Why do I have to pay pitch fee, is it going to increase each year and what is RPI?
This is a common question we get asked by customers. You the park home owner own the park home but not the ground it’s sited on. When researching parks look closely at their site licence, the park should clearly display a copy as should the local authority.
Twenty eight days prior to you moving into your new park home you must enter into a written agreement (which is compulsory under the Mobile Homes Act 1983) between yourself and the park owners. This written agreement will include details on how much you will be required to pay, how frequently it has to be paid and what is and isn’t included. Utilities are not usually included unless specifically stated.
The Retail Price Index (RPI) is applied to a pitch fee. RPI is a measure of inflation published monthly by the Office for National Statistics. As a general rule the pitch fee will only be increased by the same percentage as the RPI since the last review date, unless residents and park owners have come to another arrangement, such as if additional facilities or improvements to the park are being made.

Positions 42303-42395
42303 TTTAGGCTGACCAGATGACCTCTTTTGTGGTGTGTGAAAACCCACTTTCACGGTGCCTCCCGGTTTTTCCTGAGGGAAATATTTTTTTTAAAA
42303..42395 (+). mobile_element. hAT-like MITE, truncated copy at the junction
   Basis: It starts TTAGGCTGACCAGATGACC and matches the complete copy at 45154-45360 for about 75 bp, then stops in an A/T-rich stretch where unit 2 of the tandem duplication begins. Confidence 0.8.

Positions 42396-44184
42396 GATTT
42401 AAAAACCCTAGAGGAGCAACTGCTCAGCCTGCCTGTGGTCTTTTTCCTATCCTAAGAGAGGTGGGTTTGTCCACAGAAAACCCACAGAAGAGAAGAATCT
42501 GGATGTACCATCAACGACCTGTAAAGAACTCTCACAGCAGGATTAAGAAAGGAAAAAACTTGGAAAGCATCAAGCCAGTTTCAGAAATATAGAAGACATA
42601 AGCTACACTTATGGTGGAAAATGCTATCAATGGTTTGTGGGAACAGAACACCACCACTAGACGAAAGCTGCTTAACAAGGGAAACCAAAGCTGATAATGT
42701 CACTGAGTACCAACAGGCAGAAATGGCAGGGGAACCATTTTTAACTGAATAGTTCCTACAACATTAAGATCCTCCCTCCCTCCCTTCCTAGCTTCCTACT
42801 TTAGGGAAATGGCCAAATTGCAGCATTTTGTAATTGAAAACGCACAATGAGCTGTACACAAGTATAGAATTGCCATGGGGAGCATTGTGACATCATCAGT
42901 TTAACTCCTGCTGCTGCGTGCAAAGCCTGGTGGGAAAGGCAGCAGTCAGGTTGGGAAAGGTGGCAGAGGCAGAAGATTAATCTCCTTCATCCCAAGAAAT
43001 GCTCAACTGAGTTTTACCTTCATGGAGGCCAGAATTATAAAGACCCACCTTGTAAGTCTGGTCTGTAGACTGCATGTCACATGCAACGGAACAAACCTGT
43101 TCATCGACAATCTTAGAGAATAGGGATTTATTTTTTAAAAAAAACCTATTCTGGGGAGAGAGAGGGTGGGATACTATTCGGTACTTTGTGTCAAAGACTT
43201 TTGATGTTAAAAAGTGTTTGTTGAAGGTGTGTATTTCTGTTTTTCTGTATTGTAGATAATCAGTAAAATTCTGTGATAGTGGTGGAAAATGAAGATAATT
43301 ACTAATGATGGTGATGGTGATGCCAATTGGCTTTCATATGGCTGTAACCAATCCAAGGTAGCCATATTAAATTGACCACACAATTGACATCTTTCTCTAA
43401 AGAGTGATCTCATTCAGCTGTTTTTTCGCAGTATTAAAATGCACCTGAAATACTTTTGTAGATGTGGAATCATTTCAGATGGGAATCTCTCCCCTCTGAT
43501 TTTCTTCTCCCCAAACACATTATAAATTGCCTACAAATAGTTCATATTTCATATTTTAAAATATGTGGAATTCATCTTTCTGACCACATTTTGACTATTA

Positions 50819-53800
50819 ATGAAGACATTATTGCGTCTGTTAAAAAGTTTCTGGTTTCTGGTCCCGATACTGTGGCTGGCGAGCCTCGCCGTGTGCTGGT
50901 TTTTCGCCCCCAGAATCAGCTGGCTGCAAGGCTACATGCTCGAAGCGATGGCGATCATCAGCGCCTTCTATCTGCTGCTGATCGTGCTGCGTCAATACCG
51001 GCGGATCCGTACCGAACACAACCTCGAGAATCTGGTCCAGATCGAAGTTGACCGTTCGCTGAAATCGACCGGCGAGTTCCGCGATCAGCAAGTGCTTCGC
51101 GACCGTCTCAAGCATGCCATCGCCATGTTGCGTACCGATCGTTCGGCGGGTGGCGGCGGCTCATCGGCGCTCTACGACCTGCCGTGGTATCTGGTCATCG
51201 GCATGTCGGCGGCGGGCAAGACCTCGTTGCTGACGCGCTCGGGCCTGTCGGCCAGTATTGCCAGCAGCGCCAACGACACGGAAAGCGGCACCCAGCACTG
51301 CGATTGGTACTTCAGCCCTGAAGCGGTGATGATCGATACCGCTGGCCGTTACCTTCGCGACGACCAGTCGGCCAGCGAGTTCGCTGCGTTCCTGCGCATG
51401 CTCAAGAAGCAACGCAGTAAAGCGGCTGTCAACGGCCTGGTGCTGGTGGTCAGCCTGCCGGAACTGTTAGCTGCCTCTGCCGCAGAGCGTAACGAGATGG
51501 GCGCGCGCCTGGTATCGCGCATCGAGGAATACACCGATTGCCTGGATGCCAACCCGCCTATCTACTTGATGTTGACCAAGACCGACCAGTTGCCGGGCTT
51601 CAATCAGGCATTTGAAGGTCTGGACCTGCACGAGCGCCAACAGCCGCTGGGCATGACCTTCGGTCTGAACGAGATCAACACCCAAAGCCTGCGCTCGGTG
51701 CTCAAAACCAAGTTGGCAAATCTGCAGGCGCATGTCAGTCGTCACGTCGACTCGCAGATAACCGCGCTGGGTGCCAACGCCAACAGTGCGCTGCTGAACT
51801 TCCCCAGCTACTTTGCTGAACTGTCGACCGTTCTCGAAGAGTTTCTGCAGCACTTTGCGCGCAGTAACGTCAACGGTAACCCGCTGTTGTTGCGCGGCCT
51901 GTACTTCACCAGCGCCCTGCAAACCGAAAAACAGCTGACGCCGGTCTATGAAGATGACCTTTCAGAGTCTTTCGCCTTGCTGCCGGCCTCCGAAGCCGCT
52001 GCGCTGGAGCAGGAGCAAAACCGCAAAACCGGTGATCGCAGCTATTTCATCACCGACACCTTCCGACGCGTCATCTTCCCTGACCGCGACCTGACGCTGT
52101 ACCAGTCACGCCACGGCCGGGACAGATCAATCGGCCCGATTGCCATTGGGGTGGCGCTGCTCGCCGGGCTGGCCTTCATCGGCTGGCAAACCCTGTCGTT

Pitch fees may only be reviewed annually on the review date agreed. Twenty eight days prior to this date a park owner must serve you with a written notice setting out all their proposals, together with a completed Pitch Fee Review Form. If these are not served in time, it will not be possible for the site owner to increase the pitch fees.
If you don’t agree with the proposal from the site owner we would suggest that you appeal directly to them outlining your objections. If the matter cannot be resolved it may be possible to appeal to the First-tier Tribunal (Property Chamber), no later than three months after the review date.
Our last, but probably most important piece of advice would be to seek professional help such as a solicitor to assist you with the transaction.